Zoe juggles a number of personal problems with the demands of her professional life. While she performs well at work (in spite of constant friction from her boss) she really is a bit of a mess and takes three different medications: Adderall “So I keep my mouth shut most of the time,” Lexapro “So I don’t jump off the Peace Bridge,” and Xanax “So I can sleep.” Plus she’s in therapy. Zoe used to suffer from horrendous nightmares, and when those nightmares return, she begins to question her past. While holes rapidly develop in the constructed history of her childhood, Zoe hits a stumbling block when she tries to question her adoptive mother who now suffers from dementia.

The fragility of memory is a central theme of the book. On one hand there’s “model patient,” Sofia, who murdered her mother as a teenager, and now under Zoe’s supervision, she conveniently claims to remember a vital component to the crime. With Sofia’s imminent release on the table, Zoe isn’t buying Sofia’s sudden surge of memory or her professed desire to turn her life around. While trying to get to the bottom of Sofia’s story, in a parallel quest for the truth, whatever that truth may be, Zoe tries to uncover details about her own past–initially through therapy and then through some good, old fashioned detective work.

While I guessed the book’s central secret, this was an entertaining read that explores the ephemeral nature of memory. So much of our early memories become a construct for our adult selves, but what happens when that construction is fabricated? While Little Black Lies is an eminently readable book, complex therapy options including hypnosis, day residue and dream rehearsal enter the plot. Interesting secondary characters are included in Zoe’s support network: an adoptive brother and two workmates: idiom obsessed Thai Dr A. and Chinese-American Jason (the dialogue between Zoe and her fellow doctors is energetic and feels authentic) . If this is indeed the first in a new series, then it’s a good start. It’s going to be intriguing to see where the author takes her main character. Will she remain focused on hospitalized patients or will she branch out into her own practice? The subject matter offers a wide range of possibilities, and for therapy junkies (like me) Sandra Block’s Zoe Goldman promises an interesting new series.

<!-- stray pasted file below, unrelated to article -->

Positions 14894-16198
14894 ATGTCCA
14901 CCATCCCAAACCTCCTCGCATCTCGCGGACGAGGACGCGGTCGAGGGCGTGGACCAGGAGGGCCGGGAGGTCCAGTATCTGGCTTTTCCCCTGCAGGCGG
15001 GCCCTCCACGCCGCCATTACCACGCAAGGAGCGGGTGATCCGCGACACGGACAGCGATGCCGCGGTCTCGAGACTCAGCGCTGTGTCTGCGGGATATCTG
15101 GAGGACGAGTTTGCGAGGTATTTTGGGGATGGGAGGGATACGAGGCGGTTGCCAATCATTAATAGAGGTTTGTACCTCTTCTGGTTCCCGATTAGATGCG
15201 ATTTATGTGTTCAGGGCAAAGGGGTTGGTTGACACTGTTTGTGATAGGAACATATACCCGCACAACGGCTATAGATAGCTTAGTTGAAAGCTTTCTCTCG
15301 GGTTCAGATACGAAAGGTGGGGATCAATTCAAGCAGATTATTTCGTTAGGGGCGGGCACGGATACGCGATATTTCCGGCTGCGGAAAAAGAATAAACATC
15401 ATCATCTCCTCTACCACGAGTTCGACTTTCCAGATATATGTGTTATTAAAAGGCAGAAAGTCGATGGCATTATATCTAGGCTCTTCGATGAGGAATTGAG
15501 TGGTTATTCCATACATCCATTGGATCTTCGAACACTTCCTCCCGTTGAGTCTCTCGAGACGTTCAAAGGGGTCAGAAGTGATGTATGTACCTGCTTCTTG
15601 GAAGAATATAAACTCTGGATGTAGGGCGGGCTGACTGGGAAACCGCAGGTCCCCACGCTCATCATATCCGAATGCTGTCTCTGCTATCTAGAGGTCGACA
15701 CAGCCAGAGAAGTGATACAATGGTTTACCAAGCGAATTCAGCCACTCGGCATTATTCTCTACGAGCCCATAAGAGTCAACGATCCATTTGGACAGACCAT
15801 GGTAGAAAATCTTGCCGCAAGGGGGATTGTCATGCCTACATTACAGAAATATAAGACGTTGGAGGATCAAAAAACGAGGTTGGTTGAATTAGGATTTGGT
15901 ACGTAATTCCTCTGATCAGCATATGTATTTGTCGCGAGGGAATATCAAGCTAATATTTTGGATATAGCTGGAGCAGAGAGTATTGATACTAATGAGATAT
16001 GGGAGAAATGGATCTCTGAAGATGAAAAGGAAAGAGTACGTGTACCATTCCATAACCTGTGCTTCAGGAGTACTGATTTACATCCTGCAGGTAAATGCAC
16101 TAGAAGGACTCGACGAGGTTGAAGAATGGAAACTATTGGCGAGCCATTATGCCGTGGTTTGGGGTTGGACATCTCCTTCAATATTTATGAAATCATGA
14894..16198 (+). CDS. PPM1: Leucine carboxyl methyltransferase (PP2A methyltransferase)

Review copy


Filed under Block Sandra, Fiction

30 responses to “Little Black Lies: Sandra Block

  1. I don’t think this book is for me, but I like what you say about the ephemeral nature of memories and how our early years can shape our characters. It sounds like a promising new series for you.

  2. I understand your interest in such themes, it is a fascinating subject.

    The fact that this book was written by a professional in the field gives it a little credence for me.